Friday, March 19, 2010

Baby, Baby It's a Wild World

It's trite, but I'll say it anyway: I miss my boyfriend, and while he hasn't really even been gone a full 6 hours, I am anticipating not having anything to do that will remind me of him while going about my day. It used to be I would listen to Mars Volta, and then Miles Davis, and most recently Afrobeat. He was busy this last half-of-his-semester/my-quarter. And so was I. I did a lot of work, more than I should have taken on. I got sick twice, which makes me nervous. I feel like my immune system has been holding on pretty well in the last few years, even getting better, but I'm thinking that the stress of school and trying to turn that off long enough for an intimate moment with J. has proven rather more trying on my health than I assumed.

And though it's lame to say it (again) I miss my friends. It was the Writer's birthday this week and I didn't even remember--nor had I any time to check into Facebook to be reminded. Part of me eagerly awaits the use of the brain itself as hardware for storing all of the information that I knew but couldn't access when I want--to know that you want something but not know until it's too late: that's what Freud call's nachtraglichkeit: delayed action--desire building like a wave but cresting too late, or a high-five on two different trajectories. That's what technology really is, I think: a way in which we are able to store, categorize, and process information in ever increasingly efficient manners. It's like evolution exhausted itself on man--rather than a processed image--a screen of information--we developed an immediate reaction: pain, for instance. Computers used to get slow because the available hardware space was filled, the processor chip too slow to transmit the information (a binary string more complex than DNA). We are reaching a point, Parka Boy says, where we can use rocks in the place of chips--after all, once you reach a molecule-wide strip of gold or copper you can't go any thinner. I think technology is man's way of exhausting itself.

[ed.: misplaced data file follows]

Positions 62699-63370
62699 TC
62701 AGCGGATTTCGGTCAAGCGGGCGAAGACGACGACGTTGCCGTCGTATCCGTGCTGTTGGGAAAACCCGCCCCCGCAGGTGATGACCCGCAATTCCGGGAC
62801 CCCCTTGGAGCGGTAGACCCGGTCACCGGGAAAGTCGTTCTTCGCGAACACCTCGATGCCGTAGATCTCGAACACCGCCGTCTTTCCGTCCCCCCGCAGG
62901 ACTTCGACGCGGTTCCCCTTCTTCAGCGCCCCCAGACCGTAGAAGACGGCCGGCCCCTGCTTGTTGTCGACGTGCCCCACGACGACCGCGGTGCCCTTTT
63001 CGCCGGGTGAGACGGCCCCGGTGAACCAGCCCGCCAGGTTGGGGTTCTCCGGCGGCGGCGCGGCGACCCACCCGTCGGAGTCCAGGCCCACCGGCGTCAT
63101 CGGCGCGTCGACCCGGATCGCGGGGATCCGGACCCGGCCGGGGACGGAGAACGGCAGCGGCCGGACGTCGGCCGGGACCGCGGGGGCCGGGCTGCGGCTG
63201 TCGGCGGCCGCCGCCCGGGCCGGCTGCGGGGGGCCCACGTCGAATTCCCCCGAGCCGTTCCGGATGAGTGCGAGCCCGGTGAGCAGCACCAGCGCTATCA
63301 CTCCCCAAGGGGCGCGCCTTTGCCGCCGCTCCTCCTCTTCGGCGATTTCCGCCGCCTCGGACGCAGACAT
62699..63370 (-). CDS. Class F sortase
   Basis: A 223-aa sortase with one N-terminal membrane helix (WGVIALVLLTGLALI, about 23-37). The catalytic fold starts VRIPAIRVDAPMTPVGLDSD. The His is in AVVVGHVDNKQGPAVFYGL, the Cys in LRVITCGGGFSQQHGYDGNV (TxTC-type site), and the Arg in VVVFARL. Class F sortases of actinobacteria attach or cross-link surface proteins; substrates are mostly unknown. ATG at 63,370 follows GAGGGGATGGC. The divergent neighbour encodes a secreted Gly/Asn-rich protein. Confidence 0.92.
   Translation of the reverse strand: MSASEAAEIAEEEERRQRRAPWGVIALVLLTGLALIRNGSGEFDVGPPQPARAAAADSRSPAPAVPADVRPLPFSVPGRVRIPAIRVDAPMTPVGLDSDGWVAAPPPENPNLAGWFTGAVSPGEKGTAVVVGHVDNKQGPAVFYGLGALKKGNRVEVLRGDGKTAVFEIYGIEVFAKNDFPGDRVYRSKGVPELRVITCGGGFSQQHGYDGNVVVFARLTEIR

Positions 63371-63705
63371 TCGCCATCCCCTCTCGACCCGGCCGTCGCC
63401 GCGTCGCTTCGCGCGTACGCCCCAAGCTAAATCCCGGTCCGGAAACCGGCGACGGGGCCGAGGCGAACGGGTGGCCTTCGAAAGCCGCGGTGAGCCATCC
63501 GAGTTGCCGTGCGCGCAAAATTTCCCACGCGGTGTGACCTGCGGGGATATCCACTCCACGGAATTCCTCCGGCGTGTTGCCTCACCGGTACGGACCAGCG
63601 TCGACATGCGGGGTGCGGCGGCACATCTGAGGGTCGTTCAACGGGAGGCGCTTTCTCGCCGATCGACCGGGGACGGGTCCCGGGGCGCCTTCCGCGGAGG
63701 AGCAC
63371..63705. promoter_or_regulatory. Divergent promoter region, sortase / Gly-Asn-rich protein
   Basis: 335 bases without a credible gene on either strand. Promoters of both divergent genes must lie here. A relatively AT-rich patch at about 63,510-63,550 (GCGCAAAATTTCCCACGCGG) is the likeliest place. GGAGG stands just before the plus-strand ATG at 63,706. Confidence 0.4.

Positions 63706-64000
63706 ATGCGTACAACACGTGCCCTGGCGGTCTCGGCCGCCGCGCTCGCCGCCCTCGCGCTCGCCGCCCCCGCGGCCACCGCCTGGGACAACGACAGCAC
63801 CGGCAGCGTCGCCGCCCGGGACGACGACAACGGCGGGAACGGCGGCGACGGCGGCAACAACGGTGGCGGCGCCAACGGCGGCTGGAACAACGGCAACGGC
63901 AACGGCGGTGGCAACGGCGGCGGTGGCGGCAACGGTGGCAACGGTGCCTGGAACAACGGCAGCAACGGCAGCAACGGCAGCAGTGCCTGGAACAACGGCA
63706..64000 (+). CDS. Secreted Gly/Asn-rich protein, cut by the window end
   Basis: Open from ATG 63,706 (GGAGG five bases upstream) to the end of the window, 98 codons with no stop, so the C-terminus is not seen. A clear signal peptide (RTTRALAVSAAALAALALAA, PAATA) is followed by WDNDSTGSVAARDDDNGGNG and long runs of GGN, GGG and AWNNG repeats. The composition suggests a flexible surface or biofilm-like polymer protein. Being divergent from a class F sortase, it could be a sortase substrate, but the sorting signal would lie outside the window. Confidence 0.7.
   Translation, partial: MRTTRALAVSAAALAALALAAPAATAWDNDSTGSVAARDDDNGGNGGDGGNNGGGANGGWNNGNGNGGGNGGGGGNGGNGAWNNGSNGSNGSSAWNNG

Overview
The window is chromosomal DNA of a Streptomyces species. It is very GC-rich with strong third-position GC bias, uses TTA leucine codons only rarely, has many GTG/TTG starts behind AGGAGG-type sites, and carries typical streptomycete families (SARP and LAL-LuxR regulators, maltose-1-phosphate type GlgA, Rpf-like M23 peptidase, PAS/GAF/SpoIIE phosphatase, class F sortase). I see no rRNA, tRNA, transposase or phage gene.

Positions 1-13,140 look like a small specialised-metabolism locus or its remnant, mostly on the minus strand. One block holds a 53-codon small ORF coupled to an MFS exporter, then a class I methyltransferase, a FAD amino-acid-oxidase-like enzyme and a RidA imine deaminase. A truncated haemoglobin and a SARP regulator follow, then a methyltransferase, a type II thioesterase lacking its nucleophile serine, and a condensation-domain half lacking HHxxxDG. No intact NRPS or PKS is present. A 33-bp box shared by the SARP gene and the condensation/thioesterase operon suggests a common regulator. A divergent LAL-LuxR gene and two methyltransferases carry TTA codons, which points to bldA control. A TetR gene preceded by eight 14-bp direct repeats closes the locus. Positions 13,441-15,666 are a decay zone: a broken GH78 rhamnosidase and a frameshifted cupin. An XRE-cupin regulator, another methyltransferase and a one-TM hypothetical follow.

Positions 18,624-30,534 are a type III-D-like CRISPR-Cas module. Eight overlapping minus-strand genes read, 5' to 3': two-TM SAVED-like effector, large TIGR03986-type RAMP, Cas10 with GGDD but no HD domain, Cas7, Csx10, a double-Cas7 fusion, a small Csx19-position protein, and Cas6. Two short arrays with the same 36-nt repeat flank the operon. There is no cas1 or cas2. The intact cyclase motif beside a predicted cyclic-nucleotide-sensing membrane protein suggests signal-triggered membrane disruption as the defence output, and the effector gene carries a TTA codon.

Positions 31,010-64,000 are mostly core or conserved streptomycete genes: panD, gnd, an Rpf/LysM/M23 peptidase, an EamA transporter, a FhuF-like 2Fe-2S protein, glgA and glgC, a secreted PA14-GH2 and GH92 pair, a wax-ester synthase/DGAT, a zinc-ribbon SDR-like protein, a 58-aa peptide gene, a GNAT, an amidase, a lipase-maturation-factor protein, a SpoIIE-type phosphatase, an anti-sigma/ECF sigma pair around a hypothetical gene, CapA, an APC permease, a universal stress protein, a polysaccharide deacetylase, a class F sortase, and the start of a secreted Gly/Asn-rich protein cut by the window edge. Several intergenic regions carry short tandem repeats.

J. and I run on a cosmic clock. Rilke's two strings and drawn bow sort of thing. He calls me before I do something stupid, that I knew I would remember with a pang of shame, and hurtled towards only in a sadistic passion of condescending douchery. He called from the basement of his grandmother's house, while his dad was getting ready for bed upstairs. I would be sleeping in that basement if I were capable of muting my own faggery or my passion for his son. If I could, we might be fucking right now, my lips pressed into flesh to keep quiet. It's hot to think about, I will again later.

I've come up with a 40 book summer reading list. Preparation for a comp exam. First pitch of a question was sent back by the editor. Re-draft, re-send, re-wait. RSVP in the mean time. Re-agree on hotel arrangements. Re-affirm excitement over conference. Re-mind yourself you will have fun. Right: the book list. Ugh. Oh! I mean...

J. calls and I realize that blogging is what I used to do to deal with missing him. But this is an ambivalent avenue. This is also how I used to deal with missing the Writer. Who I am also missing. Who I just drunkenly gmail chatted with for almost 2 or more hours. I lost track of time. A lot happened in between. Emails. A movie. Chatroulette.com (I like to mime the people who are intrigued at what they see...). 4 crap beers. A joint. A PBJ sandwich. Piss x6. I'm doing it now again, I guess. With a lot of ghosts, though. The Writer, School, J., this insistent libido. I said to my Old Man that I'm in limbo again, and to a former co-worker a posteriori: time to enjoy, but no money with which to enjoy my time. I will be exercising. Chin-ups. Bike rides up and down the lake. Excessive masturbation. (Does that count?)

J. has the belly of the Hermes bronze-cast in the Uffizi: boyish and beautiful. Perfect.

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